On Reparations: an introductory speech by Shamaiye Haynes Oct 13, 2022

Recently, QC Family Tree co-hosted a 4 week series on social justice. The last week of the series was on Reparations. QCFT's Co-Director, Shamaiye Haynes was the moderator for the panel discussion. Here is the introductory speech she gave at the beginning of the meeting.

My name is Shamaiye Haynes and I will be your moderator for the evening. Some of you already know me for my work with QC Family Tree or The Charlotte Community Think Tank. I am very pleased to be here tonight because this kind of series represents the continuation of my mother’s life’s work and legacy. Forty plus years ago my mother along with other Black people began her own journey to bring about reconciliation by calling on American Society to pay reparations to Black Americans who are descendants of slavery. She has carried the torch of those before her and I am grateful to be able to explore that with you tonight.

Our first two discussions was to provide context to Systemic Racism and that it really is not about folks getting to know each other or a personal bias. Systemic Racism is about a group of people plotting, planning and executing to remove, displace, dishonor, and in order to create an environment in which it is nearly impossible for Blacks to obtain wealth in great numbers and live the American Dream. These systems of destruction extended from the pulpits on Sundays, Lending institutions, Corporations, and our government.

Last week we heard from clergy and though they acknowledged the church as a player in systemic racism. They were a little shy about speaking the words Reparations. We talked about a variety of potential ways to reconcile and yet, the words reparations were traded for alternate words like atonement, conversations, becoming aware. I can see why it would be tough to use the word reparations.

You see in all the conversations we’ve had so far, we’ve only gone so far as to contextualize systemic racism. To understand systemic racism one must understand the plantation. We often understand the plantation as the workplace for the slave and in reality, it represented the entire existence of the enslaved.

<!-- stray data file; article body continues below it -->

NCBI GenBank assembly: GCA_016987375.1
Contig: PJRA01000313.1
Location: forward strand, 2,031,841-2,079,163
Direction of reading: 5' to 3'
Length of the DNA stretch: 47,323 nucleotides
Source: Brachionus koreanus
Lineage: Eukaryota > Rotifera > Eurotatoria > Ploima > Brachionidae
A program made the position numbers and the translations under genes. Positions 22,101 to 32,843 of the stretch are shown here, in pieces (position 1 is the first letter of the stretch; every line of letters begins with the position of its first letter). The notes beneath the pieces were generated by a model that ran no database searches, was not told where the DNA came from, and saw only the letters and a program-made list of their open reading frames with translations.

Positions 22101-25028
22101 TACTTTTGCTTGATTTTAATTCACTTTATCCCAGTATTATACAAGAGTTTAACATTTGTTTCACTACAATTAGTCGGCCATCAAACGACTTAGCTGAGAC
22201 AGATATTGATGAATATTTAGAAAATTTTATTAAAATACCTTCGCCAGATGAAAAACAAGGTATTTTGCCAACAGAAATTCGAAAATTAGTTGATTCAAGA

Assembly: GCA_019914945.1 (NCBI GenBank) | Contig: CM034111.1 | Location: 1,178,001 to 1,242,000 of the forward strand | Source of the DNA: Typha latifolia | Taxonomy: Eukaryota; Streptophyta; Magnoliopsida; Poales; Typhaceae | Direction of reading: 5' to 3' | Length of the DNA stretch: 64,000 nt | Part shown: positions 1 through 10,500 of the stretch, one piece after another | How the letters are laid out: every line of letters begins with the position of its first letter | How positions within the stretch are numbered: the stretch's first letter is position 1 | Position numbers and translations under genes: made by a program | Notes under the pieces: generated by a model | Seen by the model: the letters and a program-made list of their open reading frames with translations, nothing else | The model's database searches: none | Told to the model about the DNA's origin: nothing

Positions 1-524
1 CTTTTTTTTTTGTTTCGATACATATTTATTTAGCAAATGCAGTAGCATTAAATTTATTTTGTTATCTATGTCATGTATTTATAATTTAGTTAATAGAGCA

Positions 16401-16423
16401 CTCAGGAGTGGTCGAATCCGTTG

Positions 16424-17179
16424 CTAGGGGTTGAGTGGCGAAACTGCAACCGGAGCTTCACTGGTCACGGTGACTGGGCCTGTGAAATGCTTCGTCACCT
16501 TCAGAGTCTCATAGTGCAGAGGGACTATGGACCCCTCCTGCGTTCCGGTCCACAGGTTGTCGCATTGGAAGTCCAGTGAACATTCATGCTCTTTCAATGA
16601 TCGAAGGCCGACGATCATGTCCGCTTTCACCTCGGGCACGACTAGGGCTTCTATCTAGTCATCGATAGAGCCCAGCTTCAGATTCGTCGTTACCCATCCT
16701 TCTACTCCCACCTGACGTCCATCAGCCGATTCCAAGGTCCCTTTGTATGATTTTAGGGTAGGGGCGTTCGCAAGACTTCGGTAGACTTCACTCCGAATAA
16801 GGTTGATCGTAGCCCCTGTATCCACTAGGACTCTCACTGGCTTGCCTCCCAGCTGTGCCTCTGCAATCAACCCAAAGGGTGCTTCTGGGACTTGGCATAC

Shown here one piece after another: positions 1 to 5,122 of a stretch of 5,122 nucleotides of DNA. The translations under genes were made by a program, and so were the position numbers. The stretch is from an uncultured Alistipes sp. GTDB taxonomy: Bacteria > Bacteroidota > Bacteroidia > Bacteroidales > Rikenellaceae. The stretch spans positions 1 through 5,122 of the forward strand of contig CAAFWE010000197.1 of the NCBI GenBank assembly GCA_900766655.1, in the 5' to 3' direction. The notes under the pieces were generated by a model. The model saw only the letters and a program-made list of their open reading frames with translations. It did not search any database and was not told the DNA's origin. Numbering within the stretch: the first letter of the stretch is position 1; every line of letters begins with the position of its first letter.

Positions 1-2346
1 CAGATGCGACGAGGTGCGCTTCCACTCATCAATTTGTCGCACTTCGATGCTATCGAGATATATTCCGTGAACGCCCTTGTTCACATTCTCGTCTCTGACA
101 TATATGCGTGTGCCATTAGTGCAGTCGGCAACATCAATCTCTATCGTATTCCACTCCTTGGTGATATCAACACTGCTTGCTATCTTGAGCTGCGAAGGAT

The physical plantation dictated the power structures in our relationships with one another and deeply kept us divided. The plantation has been such a powerful force in American Society that although physical plantations no longer exist the twisted, perverted, conflicted psychology that any man should have physical and mental dominance over another still remains intact. We articulate this as White Supremacy. We are blinded by the term without coming to grips with the machine that forged the immorality of slavery. The absence of the physical plantation leaves us with the desire and unscrupulous attempts to leave behind this gross immorality unscathed.

Dr. Martin Luther King, my hero and mighty peace bearer understood this far more than many do today. He believed that in order to stop the damage, to decrease the disease of systemic racism that White people had to come to terms with the moral obligation to reconcile the destruction wielded upon Black people. Black people had to make the sacrifice to move themselves to liberation of their minds.

The plantation dictated that for Black people to ask for what is justly owed to them goes completely against the will of the plantation. The guilt and anguish my people face in the eyes of oppression around asking and fighting and begging for justice has fallen on our shoulders just as the plantation and his next of kin systemic racism requires of a moral and unjust society.

You will hear from panelist that will share their views and educate us about Reparations. We will not be afraid to say that name-call it for what it is-wrestle with it-work with it- with you tonight!